This website can be enormously valuable to you, if you learn how to use it properly. Imagine that you have something very obscure, and possibly very valuable, to sell. Sotheby's experts will appraise the item for you on the basis of some photographs, if you approach them sensibly (ie the item must be for sale, and there has to be a reasonable prospect that you will use them to sell it for you, if they think that would be worthwhile).

Here's the background to the company, from the website:

On March 11, 1744, Samuel Baker, founder of Sotheby's, held the first-ever sale under his own name. The library of a certain Rt. Hon. Sir John Stanley, Bart. described as "containing several Hundred scarce and valuable books in all branches of Polite Literature" sold for a few hundred pounds. Well over two centuries later, on December 6, 1983, Sotheby's sold a single book, The Gospels of Henry the Lion, for more than 8 million pounds.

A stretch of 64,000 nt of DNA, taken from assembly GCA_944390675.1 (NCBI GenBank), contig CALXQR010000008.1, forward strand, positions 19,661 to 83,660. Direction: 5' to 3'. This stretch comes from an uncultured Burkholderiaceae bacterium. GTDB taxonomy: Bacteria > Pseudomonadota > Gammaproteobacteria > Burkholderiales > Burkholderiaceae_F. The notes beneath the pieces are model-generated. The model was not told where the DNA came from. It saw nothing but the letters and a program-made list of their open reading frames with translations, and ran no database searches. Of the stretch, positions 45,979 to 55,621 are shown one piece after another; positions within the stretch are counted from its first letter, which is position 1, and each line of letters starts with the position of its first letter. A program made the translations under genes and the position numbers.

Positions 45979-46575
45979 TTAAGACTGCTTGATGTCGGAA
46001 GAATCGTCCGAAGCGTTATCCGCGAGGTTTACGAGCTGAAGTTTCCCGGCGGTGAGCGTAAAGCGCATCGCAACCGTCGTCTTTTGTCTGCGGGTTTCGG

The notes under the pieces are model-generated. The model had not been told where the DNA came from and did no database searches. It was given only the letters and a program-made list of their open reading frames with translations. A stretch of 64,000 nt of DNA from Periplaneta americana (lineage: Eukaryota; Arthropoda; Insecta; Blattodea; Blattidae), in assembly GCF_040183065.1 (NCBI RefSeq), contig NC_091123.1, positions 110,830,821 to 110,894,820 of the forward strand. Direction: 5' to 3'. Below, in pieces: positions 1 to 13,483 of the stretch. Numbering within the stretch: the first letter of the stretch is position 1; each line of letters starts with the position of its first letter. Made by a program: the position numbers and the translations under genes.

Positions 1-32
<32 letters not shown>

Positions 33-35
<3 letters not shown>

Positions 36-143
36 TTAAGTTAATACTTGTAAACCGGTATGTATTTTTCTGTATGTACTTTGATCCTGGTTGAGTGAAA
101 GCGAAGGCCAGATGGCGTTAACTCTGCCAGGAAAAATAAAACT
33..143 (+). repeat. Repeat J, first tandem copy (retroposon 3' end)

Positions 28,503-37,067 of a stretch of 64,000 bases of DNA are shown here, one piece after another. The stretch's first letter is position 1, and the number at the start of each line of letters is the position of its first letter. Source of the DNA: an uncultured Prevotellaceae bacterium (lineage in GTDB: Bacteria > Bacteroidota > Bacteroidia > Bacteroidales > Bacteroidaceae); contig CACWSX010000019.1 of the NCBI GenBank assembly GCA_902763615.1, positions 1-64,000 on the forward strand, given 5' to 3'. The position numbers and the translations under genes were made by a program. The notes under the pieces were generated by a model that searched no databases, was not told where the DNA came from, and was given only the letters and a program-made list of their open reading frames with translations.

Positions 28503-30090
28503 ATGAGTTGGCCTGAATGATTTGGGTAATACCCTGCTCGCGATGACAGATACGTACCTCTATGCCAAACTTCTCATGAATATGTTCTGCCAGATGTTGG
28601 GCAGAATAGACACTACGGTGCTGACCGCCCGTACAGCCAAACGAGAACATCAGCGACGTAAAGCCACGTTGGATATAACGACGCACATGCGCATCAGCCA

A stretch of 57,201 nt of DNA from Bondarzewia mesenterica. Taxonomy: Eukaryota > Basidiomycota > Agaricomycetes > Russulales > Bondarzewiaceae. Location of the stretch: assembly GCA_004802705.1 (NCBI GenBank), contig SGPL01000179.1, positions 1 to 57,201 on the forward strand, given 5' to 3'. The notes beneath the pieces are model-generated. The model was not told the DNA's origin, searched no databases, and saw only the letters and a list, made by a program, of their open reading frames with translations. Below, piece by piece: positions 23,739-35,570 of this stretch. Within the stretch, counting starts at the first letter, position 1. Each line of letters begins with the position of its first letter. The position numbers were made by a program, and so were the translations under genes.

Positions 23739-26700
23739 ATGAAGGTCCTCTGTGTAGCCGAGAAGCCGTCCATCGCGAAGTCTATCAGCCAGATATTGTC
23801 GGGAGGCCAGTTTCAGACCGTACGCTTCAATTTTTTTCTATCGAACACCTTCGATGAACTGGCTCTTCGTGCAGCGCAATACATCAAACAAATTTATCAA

Since those early days, it is not just prices that have grown considerably. So too have the scope and scale of Sotheby's itself. Samuel Baker would hardly recognize his old firm, were he to take a stroll down London's present day New Bond Street - or, for that matter, down Manhattan's York Avenue. It has only been in the last century, after all, that the original London company has expanded from book auctions to cover all areas of the fine and decorative arts. This great expansion means that Sotheby's is not just one of the oldest fine art auctioneers in the world, but also now the largest. There are more than 100 Sotheby's offices around the world; and, in 1998, auction sales produced a turnover of just under $2 billion.

Modest though Samuel Baker's first sale might seem today, he was not without connections - or ambitions. Indeed, he and his successors were to handle, with great panache and showmanship, many of the great libraries sold at auction. On Napoleon's death, the books the French Emperor had taken with him into exile on St. Helena were sent to Sotheby's for sale. Additionally, libraries from Prince Talleyrand, John Willkes, Benjamin Heywood Bright, the Marquis of Lansdowne, and the Dukes of Devonshire and Buckingham were all sold through Samuel Baker's auctions.